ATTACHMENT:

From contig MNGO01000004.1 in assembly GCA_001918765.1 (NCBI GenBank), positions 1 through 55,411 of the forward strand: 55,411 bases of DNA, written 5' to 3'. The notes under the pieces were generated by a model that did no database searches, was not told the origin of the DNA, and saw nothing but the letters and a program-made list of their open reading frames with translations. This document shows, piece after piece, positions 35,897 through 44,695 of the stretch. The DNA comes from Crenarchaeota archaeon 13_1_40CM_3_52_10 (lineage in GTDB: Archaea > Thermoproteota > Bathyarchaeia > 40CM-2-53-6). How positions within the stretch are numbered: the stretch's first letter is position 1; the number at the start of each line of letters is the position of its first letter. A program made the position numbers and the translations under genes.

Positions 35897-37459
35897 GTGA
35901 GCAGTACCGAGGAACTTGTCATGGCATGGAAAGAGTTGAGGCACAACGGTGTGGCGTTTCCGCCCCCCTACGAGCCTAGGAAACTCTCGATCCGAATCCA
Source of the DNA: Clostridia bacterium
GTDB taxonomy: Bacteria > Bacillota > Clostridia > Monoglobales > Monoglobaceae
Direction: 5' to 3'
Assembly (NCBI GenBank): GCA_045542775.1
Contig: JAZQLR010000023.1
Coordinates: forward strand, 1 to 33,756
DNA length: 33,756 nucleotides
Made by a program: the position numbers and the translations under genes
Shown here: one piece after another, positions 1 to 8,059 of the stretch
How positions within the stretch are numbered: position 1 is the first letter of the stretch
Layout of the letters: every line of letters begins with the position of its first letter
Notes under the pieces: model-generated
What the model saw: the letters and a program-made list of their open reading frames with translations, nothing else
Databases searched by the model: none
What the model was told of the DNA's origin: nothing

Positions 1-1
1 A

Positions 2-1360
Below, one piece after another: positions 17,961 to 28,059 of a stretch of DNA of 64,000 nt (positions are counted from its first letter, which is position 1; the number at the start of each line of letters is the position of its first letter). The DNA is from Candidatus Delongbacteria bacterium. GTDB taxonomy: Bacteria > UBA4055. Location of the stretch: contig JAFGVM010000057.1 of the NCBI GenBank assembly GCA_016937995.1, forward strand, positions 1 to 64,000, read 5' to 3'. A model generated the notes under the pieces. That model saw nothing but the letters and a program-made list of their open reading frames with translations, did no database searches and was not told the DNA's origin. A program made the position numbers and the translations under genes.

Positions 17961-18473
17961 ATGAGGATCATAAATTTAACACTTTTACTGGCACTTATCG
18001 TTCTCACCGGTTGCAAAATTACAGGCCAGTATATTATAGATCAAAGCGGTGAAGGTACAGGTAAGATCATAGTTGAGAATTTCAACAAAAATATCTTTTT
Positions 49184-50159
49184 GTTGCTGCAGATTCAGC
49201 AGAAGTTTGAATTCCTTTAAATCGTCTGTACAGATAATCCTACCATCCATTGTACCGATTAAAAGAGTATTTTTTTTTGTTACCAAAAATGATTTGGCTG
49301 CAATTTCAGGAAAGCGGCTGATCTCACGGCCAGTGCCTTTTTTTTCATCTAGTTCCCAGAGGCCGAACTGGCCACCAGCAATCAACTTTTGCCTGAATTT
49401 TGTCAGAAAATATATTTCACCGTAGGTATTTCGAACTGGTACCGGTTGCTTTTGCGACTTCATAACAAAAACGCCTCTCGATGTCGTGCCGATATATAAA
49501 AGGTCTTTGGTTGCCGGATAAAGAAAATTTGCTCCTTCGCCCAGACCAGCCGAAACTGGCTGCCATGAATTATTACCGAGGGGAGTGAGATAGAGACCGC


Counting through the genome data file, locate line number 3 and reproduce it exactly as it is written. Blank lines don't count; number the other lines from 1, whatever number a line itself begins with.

35897 GTGA